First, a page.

In the midst of a frantic refugee problem, Angela Merkel stands out in a sea of tepid European leaders, despite her heavily publicized lukewarm interaction with a teenage asylum seeker. The crisis, in which hundreds of thousands are escaping war zones and persecution from the Middle East and Africa, came to an emotional peak Tuesday with the tragic discovery of a Syrian toddler’s body on a Turkish beach. Denouncing xenophobia and the idleness of her fellow European Union nations, Merkel now takes a moral approach to the emergency at hand. “If Europe fails on the question of refugees, if this close link with universal civil rights is broken,” she said at a press conference Monday, “then it won’t be the Europe we wished for.”
While part of her moral stance could be attributed to domestic concerns, as Germany is expected to encounter more than 800,000 asylum seekers this year, there is no doubt she is an unflinching champion — the only one right now — of the cause, especially considering the rampant anti-immigrant attitudes in her own country. More telling is the fact that she's willing to take in all of the prospective refugees and then some. Speaking at the Swiss capital Berne Thursday, she proposed changes to the EU’s current policy regarding asylum and reemphasized the importance of solidarity. She said that the burden of taking on so many refugees should not fall on just a few magnanimous countries, which in this case are Sweden, Austria, and Germany, though Iceland deserves a shout-out here, as 10,000 of its residents volunteered to house Syrian refugees while its government remained silent.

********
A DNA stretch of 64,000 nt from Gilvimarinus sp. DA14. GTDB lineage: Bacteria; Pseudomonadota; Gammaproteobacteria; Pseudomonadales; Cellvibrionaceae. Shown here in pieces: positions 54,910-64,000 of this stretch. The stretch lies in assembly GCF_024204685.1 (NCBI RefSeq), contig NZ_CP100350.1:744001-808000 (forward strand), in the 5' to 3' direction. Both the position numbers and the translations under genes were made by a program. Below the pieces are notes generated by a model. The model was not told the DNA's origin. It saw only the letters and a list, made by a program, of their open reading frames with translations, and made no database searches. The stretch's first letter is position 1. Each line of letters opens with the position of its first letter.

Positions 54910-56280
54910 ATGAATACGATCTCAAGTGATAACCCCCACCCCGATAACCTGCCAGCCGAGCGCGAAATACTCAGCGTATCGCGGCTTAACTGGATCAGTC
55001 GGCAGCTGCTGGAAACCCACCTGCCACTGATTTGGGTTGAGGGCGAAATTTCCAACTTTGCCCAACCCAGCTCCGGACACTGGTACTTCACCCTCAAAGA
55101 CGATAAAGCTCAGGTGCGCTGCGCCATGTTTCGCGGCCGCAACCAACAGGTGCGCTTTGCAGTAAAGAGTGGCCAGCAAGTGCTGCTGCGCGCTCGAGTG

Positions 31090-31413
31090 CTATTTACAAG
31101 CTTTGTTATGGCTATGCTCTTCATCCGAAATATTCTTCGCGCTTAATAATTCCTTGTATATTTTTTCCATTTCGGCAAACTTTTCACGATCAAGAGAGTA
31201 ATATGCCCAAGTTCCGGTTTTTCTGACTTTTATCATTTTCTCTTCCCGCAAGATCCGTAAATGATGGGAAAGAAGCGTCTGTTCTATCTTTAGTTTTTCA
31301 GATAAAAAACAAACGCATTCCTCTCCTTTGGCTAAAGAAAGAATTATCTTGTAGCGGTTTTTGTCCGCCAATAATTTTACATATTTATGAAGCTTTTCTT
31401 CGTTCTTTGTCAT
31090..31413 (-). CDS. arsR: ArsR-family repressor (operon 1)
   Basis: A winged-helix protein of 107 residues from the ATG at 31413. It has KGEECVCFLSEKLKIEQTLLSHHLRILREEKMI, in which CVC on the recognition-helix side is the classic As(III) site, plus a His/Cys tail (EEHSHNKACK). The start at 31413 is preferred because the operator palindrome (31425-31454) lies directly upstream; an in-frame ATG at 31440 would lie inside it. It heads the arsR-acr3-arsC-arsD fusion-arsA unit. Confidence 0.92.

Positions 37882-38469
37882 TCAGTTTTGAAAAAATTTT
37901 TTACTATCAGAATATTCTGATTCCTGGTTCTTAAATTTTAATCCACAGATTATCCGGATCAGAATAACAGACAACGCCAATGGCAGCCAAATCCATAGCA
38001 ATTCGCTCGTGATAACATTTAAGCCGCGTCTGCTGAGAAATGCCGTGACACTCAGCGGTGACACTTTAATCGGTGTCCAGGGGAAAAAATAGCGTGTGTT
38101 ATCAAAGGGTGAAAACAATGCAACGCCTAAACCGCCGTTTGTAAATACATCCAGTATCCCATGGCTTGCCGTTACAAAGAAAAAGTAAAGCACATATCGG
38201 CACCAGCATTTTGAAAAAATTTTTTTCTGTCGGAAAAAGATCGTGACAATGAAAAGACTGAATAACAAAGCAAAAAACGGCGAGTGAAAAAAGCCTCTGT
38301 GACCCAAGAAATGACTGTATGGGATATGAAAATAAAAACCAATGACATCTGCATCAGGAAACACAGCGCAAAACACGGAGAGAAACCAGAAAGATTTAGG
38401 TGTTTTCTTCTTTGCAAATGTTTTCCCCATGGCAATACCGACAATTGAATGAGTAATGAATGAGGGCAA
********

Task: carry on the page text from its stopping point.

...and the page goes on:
In addition to a quota system that would ensure fair distribution of refugees among European nations, Merkel said the EU rule requiring migrants to seek asylum in the first country they arrive is simply not working. Going against this policy, Germany already announced that it would take in refugees regardless of where they enter the EU.
Merkel’s emotional call to action marks a shift in her typically cold demeanor in handling politics. Just last month, she confronted a young Palestinian asylum seeker with the insistence that Germany cannot help every single refugee. The girl, who said she aspires to go to college in Germany, soon began to sob. Though Merkel comforted the girl with praise and some awkward stroking, critics antagonized her as callous and even mean.
But no one’s pointing fingers now, especially not when other European leaders have been less than welcoming of the refugees. While French President Francois Hollande stands in support of Merkel’s proposal and UK Prime Minister David Cameron will finally, albeit probably with reluctance, accept more refugees, Hungary has erected razor wire fence along its borders. Meanwhile, Slovakia announced it will only take Christian refugees because Muslims “are not going to like it here.”
Among these fumbling countries is none other than the United States. In the four years of Syria’s civil war, there have been approximately 4 million refugees that fled the country. In that time, America has taken only 1,541 of them. Although the government has pledged to accept up to 8,000 in the next 15 months, it’ll barely make a dent in hundreds of thousands more expected in Europe in the next coming months.
So, dear America, let’s take a cue from Germany’s industrious chancellor (did you know she has a doctorate in quantum chemistry?!) and do our part.